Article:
The anti-imperialist Left has become very sensitive to the question of Islamophobia in the last few years. With that awareness, they should have no trouble understanding that Bosnia in the 1990s represented the cutting-edge of Islamaphobia in modern European history. The Chetnik forces put the racist fantasies of Jean-Marie Le Pen or the British National Party into practice, dynamiting mosques and driving out Muslims with murder and rape as their chief weapons.

It should really have occurred to people who have spent years condemning Israeli abuses that there was something very familiar about the pro-Serbian arguments. Because the Serbs were the victims of terrible oppression during the Second World War, they could do no wrong, and their opponents were latter-day Nazis. The Muslims of Bosnia were all primitive fanatics (just take Ed Herman’s vile article, replace “Serb” with “Jewish”, “Bosnian” with “Lebanese” and “Srebrenica” with “Sabra and Chatila” – you’ve got a bog-standard apologia from the Zionist ultra-right). Anyone who condemned the actions of Milosevic or the Bosnian Serb republic was guilty of “demonising the Serb people”.

The latter claim is one of the most pernicious arguments to have been used by so-called leftists. People who think about the world in terms of class, who recognise that state power is usually exercised in the interest of powerful elites not the general population, ought to recognise easily that you can hold a state responsible for terrible acts without necessarily blaming its people.

The primary responsibility for the crimes committed by Serbian forces in Bosnia and Kosova lies with the political leaders who organised the atrocities, and the soldiers and paramilitary thugs who carried them out. The Serbian people as a whole can be accused of failing to do enough (or anything at all) to oppose the murder campaign being carried out in their name - that’s a matter for their own conscience, there can be no question of punishing people who weren’t directly involved in war crimes. But this is not “demonisation”, by any stretch of the imagination.

When NATO finally went to war with Milosevic over Kosova, anyone familiar with the record of US-led military interventions was bound to be deeply sceptical about their humanitarian rhetoric. There was and is a strong case to be made against that war. But it could only be made by those who condemned the system of apartheid imposed on the province by Milosevic and the vicious terror campaign launched in response to armed resistance by the KLA.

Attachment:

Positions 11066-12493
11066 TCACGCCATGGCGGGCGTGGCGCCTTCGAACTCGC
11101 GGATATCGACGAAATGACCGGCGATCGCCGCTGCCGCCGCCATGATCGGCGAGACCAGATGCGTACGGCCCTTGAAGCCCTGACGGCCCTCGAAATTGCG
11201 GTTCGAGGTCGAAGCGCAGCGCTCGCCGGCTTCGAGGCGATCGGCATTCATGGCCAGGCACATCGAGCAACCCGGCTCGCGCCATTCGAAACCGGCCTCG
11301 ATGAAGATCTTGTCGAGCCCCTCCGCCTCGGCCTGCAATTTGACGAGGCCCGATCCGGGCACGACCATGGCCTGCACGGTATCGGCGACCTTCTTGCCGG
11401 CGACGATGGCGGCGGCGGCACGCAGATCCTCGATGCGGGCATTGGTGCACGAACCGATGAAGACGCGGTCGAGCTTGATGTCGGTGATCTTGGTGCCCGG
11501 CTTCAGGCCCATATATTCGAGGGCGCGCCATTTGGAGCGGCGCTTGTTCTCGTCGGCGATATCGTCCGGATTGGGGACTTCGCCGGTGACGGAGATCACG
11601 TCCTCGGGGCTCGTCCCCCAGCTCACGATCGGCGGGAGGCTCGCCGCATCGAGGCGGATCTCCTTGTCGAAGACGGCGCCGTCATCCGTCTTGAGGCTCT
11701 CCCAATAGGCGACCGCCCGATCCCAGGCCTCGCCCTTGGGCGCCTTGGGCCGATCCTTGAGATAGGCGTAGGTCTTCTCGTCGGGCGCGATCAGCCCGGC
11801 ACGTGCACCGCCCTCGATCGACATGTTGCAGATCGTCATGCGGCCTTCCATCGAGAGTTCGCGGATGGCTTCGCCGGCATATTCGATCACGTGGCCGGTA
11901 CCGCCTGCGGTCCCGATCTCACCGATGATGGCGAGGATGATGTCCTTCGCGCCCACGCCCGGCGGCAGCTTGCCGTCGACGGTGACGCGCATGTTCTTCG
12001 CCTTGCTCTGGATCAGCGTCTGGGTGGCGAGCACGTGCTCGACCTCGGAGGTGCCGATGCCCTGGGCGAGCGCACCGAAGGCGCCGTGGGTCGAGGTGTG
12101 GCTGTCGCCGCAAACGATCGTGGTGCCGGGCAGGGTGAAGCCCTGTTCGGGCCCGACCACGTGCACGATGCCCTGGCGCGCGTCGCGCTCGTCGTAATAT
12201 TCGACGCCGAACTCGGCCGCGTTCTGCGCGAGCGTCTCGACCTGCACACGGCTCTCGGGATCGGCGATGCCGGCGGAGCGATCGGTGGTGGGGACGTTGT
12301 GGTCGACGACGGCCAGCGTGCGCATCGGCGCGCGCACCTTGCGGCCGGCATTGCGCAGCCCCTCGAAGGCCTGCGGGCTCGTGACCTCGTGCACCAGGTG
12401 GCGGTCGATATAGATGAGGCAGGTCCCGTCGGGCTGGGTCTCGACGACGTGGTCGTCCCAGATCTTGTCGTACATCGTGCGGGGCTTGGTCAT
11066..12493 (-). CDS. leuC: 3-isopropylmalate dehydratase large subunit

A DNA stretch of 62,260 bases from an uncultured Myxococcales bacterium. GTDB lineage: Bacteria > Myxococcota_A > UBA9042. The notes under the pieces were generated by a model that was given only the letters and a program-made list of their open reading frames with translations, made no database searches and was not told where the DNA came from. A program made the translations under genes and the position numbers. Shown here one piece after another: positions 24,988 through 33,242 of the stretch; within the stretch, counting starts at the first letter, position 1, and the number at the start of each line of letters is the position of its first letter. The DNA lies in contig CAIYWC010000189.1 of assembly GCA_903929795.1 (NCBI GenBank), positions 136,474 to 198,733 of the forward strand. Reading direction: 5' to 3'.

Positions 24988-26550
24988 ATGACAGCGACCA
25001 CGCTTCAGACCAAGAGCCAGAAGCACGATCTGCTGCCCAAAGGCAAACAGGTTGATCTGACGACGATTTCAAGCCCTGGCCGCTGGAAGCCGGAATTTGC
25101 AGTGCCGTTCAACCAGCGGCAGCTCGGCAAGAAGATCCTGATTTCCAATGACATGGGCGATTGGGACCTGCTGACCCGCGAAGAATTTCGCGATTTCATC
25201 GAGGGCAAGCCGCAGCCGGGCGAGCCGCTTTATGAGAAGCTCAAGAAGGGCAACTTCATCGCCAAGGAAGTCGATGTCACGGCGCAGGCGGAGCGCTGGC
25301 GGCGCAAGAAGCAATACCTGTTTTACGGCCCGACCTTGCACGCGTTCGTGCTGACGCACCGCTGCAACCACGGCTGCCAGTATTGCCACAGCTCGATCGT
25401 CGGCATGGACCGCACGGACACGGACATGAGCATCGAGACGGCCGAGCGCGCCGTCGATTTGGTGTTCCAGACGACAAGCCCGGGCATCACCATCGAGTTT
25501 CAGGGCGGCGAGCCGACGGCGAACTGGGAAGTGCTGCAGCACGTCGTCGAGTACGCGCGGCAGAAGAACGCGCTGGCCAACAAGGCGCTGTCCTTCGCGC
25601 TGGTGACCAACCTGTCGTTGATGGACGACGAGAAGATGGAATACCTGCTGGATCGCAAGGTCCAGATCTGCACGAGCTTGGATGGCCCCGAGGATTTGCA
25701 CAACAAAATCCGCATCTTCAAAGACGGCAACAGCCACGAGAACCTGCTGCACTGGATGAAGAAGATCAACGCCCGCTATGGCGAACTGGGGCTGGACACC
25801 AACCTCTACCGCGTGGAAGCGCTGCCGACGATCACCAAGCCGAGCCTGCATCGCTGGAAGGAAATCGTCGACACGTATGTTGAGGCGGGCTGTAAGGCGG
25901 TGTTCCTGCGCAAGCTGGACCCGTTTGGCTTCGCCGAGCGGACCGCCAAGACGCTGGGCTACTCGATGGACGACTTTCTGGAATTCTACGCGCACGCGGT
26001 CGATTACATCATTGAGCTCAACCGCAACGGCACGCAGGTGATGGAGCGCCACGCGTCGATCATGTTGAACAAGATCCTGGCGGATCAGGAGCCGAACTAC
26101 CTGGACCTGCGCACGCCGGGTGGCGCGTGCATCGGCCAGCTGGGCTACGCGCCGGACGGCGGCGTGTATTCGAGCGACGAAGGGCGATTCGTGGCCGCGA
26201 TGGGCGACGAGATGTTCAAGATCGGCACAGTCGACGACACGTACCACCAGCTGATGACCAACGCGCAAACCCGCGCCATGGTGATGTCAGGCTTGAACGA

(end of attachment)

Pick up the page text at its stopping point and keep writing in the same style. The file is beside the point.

Just as it was correct for socialists to uphold the right of the Lebanese people to defend themselves against Israeli oppression, without signing up to the political programme of Hezbullah or condoning its attacks on civilian targets, it was necessary to defend the right of the Kosovar Albanians to resist Serbian oppression. This did not mean becoming cheer-leaders for the KLA or ignoring atrocities committed by its units.

Above all, the right of Kosova to self-determination should have been made into a foundation-stone for any left-wing view of the situation. The failure of many anti-war leftists to do so made it easier for NATO to win support. Socialists with a principled position in support of democratic rights for the Kosovars would have found it much easier to challenge the hypocrisies and deceptions of Clinton, Blair et al. The criminal attacks on Serb civilians in Kosova that have taken place since the war ended should of course be condemned – but not as a tactic to minimise the earlier suffering of the Albanian population.


The job of rooting out this distorted view of the Balkan wars has been made a little harder by the political trajectory of many of the left-wingers who took up the Bosnian cause in the 1990s: quite a few of them (Christopher Hitchens, Nick Cohen, Marko Attila Hoare for example) have ended up in the imperialist camp, supporting the invasion of Iraq and directing anathemas against the anti-war Left. It’s easy to imagine Ed Herman or Alexander Cockburn (another Milosevic cheer-leader) reading articles on Iraq by Hitchens or Cohen and patting themselves on the back, drawing a parallel between their “demonisation” of the Serbian regime a decade ago and their support for the neo-conservative agenda today.

But having taking up a pro-Serbian position is no guarantee of anti-imperialist conviction: if it was, we should have expected to find Ariel Sharon on the side of the Palestinians. As Robert Fisk has noted, Sharon used his position as Israeli foreign minister to condemn NATO’s war against Serbia, referring to “Islamic terror” in Kosova and warning “the moment that Israel expresses support … it’s likely to be the next victim. Imagine that one day Arabs in Galilee demand that the region in which they live be recognised as an autonomous area, connected to the Palestinian Authority.” The old war criminal clearly understood what was at stake better than many socialists: for him, it was perfectly logical to support Milosevic, and his own repression of the Palestinians was consistent with that support.

There was nothing inevitable about the path trodden by Hitchens and others like him. The fact that many people who explained and defended the case of the Bosnians were to be found in opposition to Bush and Blair shows this. Nor are the pro-Milosevic leftists entitled to be smug when they see their former antagonists on the side of the Empire. It’s likely that their own refusal to offer solidarity to the victims of Serbian nationalism played its part in the alienation of so-called “Cruise missile leftists”.

Of course, there are many issues in global politics today that demand the attention of the Left. The urgent need to challenge imperialist policies in the Middle East or Latin America might lead some people to believe that the Balkan wars are at best a secondary issue. But there are two compelling reasons for giving this matter due attention and taking on the disinformation campaign.